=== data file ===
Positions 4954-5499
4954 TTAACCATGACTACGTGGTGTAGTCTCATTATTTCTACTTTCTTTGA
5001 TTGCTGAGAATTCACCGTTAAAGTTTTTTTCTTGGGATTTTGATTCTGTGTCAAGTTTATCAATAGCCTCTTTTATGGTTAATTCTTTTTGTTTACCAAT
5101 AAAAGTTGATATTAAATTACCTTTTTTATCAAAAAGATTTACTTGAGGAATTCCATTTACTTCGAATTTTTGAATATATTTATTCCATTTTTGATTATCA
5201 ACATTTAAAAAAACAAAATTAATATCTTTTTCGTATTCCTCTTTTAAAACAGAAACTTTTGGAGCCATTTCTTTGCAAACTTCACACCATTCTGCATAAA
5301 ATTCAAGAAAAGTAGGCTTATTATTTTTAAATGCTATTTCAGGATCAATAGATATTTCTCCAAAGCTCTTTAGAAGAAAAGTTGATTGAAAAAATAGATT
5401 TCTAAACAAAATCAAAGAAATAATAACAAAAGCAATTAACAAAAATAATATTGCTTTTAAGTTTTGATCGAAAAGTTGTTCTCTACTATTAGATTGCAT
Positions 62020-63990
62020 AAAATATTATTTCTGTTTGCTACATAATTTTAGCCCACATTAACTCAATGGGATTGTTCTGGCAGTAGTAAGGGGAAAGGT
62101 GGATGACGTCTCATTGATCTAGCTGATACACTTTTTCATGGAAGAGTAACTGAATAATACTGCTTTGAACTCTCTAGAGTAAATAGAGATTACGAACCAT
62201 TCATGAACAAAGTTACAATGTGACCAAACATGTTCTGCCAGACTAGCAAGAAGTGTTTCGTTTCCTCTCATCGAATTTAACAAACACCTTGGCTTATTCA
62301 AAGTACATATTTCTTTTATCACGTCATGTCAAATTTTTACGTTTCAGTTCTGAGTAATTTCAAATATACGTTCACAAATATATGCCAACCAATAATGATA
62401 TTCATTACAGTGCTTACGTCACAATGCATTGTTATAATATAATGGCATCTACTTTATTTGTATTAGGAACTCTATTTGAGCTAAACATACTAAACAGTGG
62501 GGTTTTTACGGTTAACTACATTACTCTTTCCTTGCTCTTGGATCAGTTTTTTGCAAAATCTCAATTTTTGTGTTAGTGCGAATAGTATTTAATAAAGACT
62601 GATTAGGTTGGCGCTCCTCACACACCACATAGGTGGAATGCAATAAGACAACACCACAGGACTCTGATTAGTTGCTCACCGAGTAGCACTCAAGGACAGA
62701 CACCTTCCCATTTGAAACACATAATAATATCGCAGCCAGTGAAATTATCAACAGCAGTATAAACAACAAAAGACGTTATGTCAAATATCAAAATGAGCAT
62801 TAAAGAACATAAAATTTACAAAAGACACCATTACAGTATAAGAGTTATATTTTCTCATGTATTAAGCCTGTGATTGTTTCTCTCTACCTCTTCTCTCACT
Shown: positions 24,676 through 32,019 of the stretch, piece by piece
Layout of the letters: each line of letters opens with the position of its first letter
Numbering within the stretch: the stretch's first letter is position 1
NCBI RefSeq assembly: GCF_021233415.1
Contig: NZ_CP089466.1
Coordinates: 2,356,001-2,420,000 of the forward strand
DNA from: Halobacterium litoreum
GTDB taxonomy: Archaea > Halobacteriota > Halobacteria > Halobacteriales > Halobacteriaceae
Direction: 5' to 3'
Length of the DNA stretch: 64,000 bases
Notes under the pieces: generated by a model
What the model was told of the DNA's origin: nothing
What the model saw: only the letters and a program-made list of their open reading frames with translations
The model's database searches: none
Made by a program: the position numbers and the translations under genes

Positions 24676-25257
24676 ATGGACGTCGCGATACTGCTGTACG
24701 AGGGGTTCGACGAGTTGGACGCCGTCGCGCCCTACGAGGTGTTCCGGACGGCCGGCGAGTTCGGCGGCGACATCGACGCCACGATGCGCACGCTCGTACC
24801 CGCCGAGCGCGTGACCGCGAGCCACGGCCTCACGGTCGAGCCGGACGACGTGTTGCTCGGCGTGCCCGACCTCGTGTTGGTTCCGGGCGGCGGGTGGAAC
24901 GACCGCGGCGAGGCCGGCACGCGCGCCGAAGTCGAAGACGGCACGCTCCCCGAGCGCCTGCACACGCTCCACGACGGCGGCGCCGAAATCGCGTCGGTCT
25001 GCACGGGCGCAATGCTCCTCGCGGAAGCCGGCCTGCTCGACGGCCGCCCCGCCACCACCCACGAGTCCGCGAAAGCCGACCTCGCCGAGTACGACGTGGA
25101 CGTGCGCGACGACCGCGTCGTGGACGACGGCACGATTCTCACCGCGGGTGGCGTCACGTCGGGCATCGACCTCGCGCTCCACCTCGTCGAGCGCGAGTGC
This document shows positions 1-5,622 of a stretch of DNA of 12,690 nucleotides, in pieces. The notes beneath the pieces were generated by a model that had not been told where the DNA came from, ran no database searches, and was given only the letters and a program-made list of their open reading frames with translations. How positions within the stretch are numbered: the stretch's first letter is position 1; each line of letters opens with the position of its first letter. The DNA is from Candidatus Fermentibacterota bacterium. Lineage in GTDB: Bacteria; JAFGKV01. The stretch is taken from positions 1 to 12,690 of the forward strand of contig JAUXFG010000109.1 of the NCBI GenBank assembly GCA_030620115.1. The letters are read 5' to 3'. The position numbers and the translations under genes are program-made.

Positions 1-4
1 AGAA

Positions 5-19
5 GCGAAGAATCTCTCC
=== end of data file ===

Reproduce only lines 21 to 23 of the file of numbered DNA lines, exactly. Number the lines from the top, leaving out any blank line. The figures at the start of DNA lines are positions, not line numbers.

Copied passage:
NCBI RefSeq assembly: GCF_021233415.1
Contig: NZ_CP089466.1
Coordinates: 2,356,001-2,420,000 of the forward strand